Josh Tomlin uses his curveball to become unlikely postseason hero for the Indians
Tomlin allowed one run in 5 2/3 innings in Cleveland's Game 2 win
CLEVELAND -- Had things gone according to plan, Josh Tomlin would not have started Game 2 of the ALCS for the Indians on Saturday (CLE 2, TOR 1). It would have been Carlos Carrasco or Danny Salazar. Or maybe Trevor Bauer. Tomlin was far down the pitching depth chart most of the season.
Things have not gone according to plan, however. They rarely do. Carrasco is done for the season after a comebacker broke his hand in September. Salazar is still working his way back from a forearm issue. Bauer, who was originally scheduled to start Game 2, had to be pushed back to Game 3 after cutting his finger repairing his drone.
Losing two starters to serious injuries and a third to a fluke injury could have easily spelled doom for the Indians. Instead, Tomlin stepped into the rotation and has allowed three runs in 10 2/3 postseason innings. Saturday he held the Blue Jays to one run in 5 2/3 innings and left to a standing ovation, only a few weeks after being demoted to the bullpen.
"It was a tough ride in August," said Tomlin after Game 2. "I was making more mistakes -- wasn't executing pitches in August -- with my stuff. Average stuff. If you don't execute pitches to the edges you're probably going to get beat pretty good ... I'm able to locate pitches right now. And the variety of pitches is a lot better mix right now."
Tomlin thoroughly dominated the Blue Jays on Saturday and that's not overstating it. He faced 22 batters and two hit the ball in the air. Tomlin recorded 17 total outs: 10 ground balls, six strikeouts, one fly ball. He did that essentially by changing up the scouting report. After spending the season as a fastball-cutter-curveball pitcher, Tomlin is now a curveball-fastball-sinker pitcher.
|Regular Season||ALDS Game 1||ALDS Game 2|
"They hit fastballs. They have a good lineup over there. They're aggressive," said catcher Roberto Perez following Game 2. "We're just trying to mix up some curveballs in there ... He kept the ball down. That was the key. He's not overpowering, so we have to pitch. He had a great game. I'm proud of him."
Throwing more curveballs does not automatically equal more success. It has to be well-located, and Tomlin did that in Game 2. Outside of a few misses, which are inevitable for every pitcher, he buried his curveball at the knees and in the dirt Saturday. The pitch started up in the zone before dipping down where it's tough to square up.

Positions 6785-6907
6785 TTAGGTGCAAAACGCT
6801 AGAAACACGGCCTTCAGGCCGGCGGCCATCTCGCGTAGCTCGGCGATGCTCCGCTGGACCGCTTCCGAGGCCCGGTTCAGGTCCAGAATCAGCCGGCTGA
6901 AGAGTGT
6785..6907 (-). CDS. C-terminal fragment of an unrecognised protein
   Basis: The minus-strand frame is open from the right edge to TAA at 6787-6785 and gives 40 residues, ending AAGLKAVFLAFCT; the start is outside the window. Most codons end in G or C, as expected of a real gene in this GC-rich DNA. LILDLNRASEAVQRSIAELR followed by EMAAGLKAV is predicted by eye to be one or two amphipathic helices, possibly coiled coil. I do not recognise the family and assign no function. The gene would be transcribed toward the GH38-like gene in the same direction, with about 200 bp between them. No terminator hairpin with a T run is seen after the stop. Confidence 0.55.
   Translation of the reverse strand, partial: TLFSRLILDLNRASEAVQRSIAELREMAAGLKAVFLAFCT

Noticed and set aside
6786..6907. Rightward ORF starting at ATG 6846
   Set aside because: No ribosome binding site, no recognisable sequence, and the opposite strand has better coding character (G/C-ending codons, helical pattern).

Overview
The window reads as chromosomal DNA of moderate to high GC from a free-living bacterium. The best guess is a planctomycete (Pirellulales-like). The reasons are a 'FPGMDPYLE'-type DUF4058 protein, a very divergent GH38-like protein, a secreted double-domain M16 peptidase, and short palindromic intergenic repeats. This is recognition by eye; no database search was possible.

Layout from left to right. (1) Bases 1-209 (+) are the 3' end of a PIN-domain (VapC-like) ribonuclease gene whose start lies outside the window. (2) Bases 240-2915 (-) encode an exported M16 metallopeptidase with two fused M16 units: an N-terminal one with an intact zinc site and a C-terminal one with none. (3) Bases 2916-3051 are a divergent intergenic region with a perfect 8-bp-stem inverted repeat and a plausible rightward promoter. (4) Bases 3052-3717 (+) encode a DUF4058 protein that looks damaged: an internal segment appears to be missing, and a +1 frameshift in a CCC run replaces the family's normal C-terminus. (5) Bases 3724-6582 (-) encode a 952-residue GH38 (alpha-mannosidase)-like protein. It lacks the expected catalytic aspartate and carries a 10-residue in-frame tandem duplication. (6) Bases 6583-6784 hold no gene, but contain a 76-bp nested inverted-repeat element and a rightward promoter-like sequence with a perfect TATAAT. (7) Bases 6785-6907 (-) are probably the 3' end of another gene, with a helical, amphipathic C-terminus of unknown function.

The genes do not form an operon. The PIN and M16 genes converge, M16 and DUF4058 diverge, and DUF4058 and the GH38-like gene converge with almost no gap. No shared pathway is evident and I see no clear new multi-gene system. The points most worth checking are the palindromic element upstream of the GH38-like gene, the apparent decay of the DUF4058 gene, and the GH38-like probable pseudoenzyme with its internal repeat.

Here are Tomlin's pitch locations for Game 2, via Brooks Baseball:
"I told him coming into this game, 'Hey, if we're going to throw a lot of breaking balls, you've got the bury it.' Keep it down. Don't flip it in there," added Perez. "The main key was getting the ball down. He was outstanding. In and out, move guys' feet, fastballs up. We're just pitching man. He's the kind of guy who's going to do that his whole career."
The Blue Jays took 12 swings against Tomlin's curveball in Game 2 and missed on half. Six others went for called strikes. And when the Blue Jays did put the curveball in play, it was on the ground. Tomlin threw a first pitch strike to 14 of 22 batters -- interestingly enough, only two of the 22 swung at the first pitch, and both resulted in ground outs -- then went to town with the curveball.
Tomlin curves by count— Jordan Bastian (@MLBastian) October 15, 2016
"I needed to establish I could throw a strike early on, and then it was a pretty good pitch," said Tomlin. "It was effective early on. So the endgame strategy at that point was use it whenever it's a good time for it and see if we couldn't get them out in front to try to get some early outs."
For a finesse pitcher like Tomlin -- his four-seam fastball averaged only 89.2 mph in Game 2 -- getting ahead in the count makes a world of difference. Check out his splits when throwing a first pitch strike:
After a first pitch strike: .236/.257/.400 with a 10.6 K/BB ratio
After a first pitch ball: .288/.342/.529 with a 1.6 K/BB ratio
Most pitchers have an extreme first pitch strike split. Tomlin's not not unusual in that sense. Unlike many others though, Tomlin doesn't have the power stuff to overcome falling behind in the count. He has to keep hitters on the defensive, which he did expertly in Game 2. For a guy who doesn't crack 90 mph often, there weren't many comfortable swings Saturday.
"Sometimes you find a slot and find that rhythm later in the season and maybe a pitch isn't as effective later on as it was early the season," said Tomlin about his curve. "To me, it was just find the grip, stay with it and just try to execute. And some days it's good, some days it's not, and you've got to adjust accordingly."
Not too long ago the Indians looked like they were in serious trouble. Their No. 2 and 3 starters got injured, and very few teams are able to survive that. The Indians have more than survived so far. They've thrived. They're a perfect 5-0 in the postseason and they just held the high-powered Blue Jays to one run in 18 innings in Games 1-2.
Every team needs some unexpected contributions to advance deep into the postseason. It could be a big hit from a role player, a key strikeout from a lefty specialist, whatever. In Cleveland's case, they've needed Tomlin to fill-in for Carrasco and Salazar after being demoted to the bullpen during the regular season. With the help of a newly emphasized curveball, Tomlin's turned into the team's unlikely hero this October.
"He was awesome ... I think carries a lot of confidence out there," said bullpen ace Andrew Miller. "I know he doesn't light up the radar gun, but we like our chances. He throws a lot of strikes, his ball moves all over the place. We like our chances/ I know he's not the prototypical power pitcher, but he's pretty darn good too."
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